"My real hopes and ambitions" : Elizabeth Bishop's poetics of dialogism

Zhou, Xiaojing (1995) "My real hopes and ambitions" : Elizabeth Bishop's poetics of dialogism. Doctoral (PhD) thesis, Memorial University of Newfoundland.

[img] [English] PDF (Migrated (PDF/A Conversion) from original format: (application/pdf)) - Accepted Version
Available under License - The author retains copyright ownership and moral rights in this thesis. Neither the thesis nor substantial extracts from it may be printed or otherwise reproduced without the author's permission.

Download (51Mb)
  • [img] [English] PDF - Accepted Version
    Available under License - The author retains copyright ownership and moral rights in this thesis. Neither the thesis nor substantial extracts from it may be printed or otherwise reproduced without the author's permission.
    (Original Version)

Abstract

This dissertation examines Elizabeth Bishop's poetics and its development in her poems. Bishop indirectly articulates her confidence in her artistic talents and expresses her literary ambitions and her theories of how to fulfil them in her prose piece "In Prison." The principles and methods elaborated in this prose piece reveal Bishop's basic conceptions of artistic originality and creative activity, which can be better understood in terms of Mikhail Bakhtin's theory of dialogism. Bakhtinian dialogism provides an encompassing set of theories concerning both literary and extra-literary conditions for aesthetic activity and creative production. These theories offer an approach to literary works, which goes beyond the limitations of a purely thematic and formalist methodology. -- My discussion of Bishop's poetics follows five major concerns central to the development of her poetry: 1) how to make limited commonplace material perform to its utmost capability; 2) how to make a poetry which, in Bishop's own words, "is in action, within itself" as opposed to poetry "at rest"; 3) how to apply her notions of "experience-time" in her poems so as to show the "constant process of adjustment" in one's perception over time and through experience; 4) how to make her poems more "serious," more "real and fresh"; and 5) how to express complicated ideas and feelings through simple language and visual images. These major concerns are expressed and revealed in Bishop's notebooks, essays, letters, and interviews which are used as major sources for my exploration and discussion of Bishop's poetics. -- My basic method in examining Bishop's poetics, though guided by theory, is close-reading of her poems, which are discussed in five chapters according to the publication order of her five books of poetry. Chapter One examines how Bishop deals with material for poetry, movement within poems, and surrealism. Bishop's earliest attempts at portraying "experience-time" in her poems are also examined in this chapter. Chapter Two continues examining Bishop's treatment of "experience-time" and traces her other developments. Chapter Three explores Bishop's further artistic growth in connection to her life in Brazil and her reading. Chapter Four discusses her poetics and poems in relation to American "confessional" poetry. Chapter Five examines Bishop's masterful integration in her final poems of the technical and thematic concerns she explored and developed from the beginning of her poetic career.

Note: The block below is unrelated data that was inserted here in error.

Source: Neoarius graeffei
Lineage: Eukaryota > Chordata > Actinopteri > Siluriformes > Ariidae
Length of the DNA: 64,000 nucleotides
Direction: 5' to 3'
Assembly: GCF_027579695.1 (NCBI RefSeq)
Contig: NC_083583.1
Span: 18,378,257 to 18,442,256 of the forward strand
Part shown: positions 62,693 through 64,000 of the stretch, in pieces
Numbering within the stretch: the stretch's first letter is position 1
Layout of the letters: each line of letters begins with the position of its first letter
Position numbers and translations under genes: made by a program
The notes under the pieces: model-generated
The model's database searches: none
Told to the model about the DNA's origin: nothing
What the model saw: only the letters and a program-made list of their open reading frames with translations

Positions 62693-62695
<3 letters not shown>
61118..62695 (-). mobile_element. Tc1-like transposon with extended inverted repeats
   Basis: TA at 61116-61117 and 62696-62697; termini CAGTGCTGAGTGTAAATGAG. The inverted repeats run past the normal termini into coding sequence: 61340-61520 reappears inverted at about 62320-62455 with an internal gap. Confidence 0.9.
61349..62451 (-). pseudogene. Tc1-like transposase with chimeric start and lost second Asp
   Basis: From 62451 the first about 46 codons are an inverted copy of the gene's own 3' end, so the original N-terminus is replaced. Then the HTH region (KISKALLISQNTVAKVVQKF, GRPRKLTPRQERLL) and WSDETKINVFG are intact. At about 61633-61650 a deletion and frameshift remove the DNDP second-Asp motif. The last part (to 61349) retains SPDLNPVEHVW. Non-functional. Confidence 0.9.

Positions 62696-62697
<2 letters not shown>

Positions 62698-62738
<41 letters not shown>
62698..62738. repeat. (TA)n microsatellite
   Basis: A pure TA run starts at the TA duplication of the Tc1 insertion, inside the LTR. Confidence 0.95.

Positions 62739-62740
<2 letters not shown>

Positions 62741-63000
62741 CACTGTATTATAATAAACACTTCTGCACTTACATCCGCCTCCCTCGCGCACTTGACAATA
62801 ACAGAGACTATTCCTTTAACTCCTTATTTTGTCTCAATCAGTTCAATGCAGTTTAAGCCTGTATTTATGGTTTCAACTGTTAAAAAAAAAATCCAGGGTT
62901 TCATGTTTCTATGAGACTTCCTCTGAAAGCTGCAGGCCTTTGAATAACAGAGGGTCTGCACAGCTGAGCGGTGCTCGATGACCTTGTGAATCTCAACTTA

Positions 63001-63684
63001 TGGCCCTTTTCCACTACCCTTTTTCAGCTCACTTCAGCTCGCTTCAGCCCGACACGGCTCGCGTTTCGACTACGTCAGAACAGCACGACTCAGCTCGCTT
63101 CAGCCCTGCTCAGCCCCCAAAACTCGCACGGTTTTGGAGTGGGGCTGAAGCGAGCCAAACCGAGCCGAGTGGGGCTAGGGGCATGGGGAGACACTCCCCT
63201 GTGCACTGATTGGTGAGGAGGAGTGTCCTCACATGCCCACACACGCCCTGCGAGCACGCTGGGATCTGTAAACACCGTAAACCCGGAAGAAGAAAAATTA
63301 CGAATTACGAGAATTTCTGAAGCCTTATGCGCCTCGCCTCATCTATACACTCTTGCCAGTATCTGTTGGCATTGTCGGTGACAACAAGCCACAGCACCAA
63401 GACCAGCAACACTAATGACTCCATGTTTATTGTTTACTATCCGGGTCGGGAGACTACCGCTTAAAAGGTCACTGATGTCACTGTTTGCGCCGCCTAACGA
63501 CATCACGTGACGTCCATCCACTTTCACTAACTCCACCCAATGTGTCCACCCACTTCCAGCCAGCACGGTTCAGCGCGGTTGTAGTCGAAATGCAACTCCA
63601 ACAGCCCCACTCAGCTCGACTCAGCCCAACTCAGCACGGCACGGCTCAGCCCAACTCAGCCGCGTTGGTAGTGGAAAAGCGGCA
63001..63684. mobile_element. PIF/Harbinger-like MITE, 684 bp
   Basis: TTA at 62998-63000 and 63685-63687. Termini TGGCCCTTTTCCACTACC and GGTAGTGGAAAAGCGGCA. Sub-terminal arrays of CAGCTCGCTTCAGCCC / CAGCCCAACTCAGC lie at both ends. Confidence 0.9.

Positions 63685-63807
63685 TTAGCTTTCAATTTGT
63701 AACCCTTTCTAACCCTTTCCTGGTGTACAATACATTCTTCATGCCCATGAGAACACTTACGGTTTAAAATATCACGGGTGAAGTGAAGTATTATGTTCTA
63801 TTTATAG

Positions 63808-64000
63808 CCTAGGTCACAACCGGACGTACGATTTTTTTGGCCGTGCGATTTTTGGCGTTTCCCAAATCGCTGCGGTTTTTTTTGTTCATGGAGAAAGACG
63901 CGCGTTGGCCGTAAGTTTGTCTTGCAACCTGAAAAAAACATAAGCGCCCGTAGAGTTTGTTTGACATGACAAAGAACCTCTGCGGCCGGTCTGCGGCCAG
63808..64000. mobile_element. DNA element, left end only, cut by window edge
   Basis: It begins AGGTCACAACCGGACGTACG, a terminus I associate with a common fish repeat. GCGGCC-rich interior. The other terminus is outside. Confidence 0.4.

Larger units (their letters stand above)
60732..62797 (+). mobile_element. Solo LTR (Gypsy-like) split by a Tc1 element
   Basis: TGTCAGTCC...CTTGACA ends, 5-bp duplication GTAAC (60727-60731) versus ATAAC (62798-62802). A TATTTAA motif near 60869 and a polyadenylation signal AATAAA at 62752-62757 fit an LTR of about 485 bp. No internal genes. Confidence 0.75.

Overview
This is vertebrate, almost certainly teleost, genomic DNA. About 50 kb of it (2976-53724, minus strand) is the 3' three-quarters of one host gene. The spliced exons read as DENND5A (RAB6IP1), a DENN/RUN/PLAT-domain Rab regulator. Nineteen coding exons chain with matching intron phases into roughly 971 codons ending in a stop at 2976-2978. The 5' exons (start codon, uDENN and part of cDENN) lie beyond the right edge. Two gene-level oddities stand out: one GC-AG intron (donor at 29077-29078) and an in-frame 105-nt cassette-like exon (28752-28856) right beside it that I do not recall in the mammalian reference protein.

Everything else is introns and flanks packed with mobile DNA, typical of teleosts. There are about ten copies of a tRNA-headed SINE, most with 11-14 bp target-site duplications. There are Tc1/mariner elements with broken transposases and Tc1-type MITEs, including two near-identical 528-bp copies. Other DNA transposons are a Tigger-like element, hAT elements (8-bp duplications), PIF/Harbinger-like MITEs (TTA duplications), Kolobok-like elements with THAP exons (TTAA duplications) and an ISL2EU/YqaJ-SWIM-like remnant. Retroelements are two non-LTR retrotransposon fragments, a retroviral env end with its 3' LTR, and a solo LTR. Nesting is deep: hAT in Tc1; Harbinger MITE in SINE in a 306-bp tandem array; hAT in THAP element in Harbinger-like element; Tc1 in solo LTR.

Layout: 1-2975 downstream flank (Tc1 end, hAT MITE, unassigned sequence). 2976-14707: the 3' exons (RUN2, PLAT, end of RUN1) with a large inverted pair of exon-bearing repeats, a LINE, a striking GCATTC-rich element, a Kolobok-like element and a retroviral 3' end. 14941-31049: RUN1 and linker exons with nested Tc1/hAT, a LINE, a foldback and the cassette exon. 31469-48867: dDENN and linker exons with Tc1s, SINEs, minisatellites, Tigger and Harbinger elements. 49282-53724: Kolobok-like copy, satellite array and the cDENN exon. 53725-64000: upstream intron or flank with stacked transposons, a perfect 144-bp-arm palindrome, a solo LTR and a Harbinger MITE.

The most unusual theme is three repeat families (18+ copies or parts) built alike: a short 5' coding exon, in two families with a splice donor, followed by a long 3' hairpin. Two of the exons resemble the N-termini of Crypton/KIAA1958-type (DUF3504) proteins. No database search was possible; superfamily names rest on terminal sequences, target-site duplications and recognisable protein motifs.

Item Type: Thesis (Doctoral (PhD))
URI: http://research.library.mun.ca/id/eprint/5439
Item ID: 5439
Additional Information: Bibliography: leaves [380]-393.
Department(s): Humanities and Social Sciences, Faculty of > English Language and Literature
Date: 1995
Date Type: Submission
Library of Congress Subject Heading: Bishop, Elizabeth, 1911-1979--Criticism and interpretation; Bishop, Elizabeth, 1911-1979--Technique; Poetics

Actions (login required)

View Item View Item

Downloads

Downloads per month over the past year

View more statistics